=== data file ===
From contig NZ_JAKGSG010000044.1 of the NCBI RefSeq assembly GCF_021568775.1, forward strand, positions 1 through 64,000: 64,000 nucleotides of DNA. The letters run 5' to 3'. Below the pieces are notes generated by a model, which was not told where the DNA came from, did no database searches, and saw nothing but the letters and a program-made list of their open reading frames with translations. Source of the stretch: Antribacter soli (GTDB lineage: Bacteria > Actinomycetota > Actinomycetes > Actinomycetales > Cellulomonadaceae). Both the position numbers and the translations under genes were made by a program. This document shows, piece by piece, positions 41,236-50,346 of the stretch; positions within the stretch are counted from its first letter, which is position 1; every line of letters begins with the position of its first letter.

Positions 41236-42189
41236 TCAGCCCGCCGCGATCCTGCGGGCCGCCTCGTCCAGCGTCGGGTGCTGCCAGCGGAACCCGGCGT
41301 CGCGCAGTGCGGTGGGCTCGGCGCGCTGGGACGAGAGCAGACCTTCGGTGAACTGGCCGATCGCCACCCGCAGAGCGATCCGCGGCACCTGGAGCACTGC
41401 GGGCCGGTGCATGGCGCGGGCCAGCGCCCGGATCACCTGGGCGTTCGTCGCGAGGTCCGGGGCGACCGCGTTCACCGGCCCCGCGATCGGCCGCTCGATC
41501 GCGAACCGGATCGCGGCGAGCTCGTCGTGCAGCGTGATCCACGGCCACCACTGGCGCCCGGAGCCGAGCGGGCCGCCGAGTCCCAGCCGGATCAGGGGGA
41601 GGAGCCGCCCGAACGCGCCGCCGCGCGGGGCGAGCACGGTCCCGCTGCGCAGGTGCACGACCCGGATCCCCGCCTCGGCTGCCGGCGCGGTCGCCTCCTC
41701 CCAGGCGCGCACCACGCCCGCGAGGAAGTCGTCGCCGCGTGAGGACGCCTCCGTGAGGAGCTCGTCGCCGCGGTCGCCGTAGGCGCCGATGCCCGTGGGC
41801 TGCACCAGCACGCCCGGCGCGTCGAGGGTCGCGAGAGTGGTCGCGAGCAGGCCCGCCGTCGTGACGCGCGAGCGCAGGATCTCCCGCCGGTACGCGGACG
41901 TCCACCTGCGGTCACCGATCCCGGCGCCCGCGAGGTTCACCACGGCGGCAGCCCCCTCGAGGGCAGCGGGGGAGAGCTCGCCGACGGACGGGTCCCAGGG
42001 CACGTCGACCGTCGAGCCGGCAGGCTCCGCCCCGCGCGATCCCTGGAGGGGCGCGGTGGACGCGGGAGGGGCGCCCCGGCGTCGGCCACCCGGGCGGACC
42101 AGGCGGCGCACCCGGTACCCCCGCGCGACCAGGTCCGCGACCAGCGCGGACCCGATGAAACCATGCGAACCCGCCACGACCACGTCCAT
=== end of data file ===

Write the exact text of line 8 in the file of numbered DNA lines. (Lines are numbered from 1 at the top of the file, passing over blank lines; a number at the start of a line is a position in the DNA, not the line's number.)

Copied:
41701 CCAGGCGCGCACCACGCCCGCGAGGAAGTCGTCGCCGCGTGAGGACGCCTCCGTGAGGAGCTCGTCGCCGCGGTCGCCGTAGGCGCCGATGCCCGTGGGC